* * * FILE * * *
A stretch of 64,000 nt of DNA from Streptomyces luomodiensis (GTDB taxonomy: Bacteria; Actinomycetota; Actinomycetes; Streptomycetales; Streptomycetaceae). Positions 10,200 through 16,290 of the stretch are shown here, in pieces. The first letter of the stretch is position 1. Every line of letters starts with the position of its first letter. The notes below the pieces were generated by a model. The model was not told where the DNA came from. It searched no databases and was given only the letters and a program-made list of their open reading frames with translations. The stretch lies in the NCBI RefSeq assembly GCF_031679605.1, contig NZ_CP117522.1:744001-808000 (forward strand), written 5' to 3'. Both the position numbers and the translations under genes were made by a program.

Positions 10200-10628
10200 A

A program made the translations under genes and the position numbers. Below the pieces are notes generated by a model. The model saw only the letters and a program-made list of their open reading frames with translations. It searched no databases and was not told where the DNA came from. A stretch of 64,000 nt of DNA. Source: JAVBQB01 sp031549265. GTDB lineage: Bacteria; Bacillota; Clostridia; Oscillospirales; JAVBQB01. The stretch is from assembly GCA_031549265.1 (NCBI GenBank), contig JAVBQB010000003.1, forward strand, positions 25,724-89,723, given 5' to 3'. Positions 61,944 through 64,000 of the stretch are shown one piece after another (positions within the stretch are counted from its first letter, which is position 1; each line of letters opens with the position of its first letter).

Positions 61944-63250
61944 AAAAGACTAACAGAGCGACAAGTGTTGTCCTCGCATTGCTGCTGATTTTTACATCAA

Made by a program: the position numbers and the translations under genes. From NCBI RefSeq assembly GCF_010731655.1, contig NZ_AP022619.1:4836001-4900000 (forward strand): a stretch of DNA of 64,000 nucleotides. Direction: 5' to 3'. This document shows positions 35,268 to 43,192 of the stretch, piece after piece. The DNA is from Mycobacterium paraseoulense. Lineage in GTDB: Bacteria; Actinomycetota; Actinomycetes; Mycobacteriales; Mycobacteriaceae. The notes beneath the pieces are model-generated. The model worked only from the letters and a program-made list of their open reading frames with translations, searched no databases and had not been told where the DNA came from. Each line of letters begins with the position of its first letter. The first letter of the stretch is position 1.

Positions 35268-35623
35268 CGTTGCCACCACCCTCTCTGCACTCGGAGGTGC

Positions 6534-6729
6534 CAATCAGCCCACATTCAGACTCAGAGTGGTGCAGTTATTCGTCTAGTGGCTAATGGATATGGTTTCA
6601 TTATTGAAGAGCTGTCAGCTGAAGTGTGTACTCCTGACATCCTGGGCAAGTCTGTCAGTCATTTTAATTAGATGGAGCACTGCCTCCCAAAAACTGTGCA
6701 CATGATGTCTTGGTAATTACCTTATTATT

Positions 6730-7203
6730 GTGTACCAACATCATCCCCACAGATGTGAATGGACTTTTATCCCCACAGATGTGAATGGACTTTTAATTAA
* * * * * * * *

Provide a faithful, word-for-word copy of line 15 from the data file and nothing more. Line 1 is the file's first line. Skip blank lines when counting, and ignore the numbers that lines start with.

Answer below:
6730 GTGTACCAACATCATCCCCACAGATGTGAATGGACTTTTATCCCCACAGATGTGAATGGACTTTTAATTAA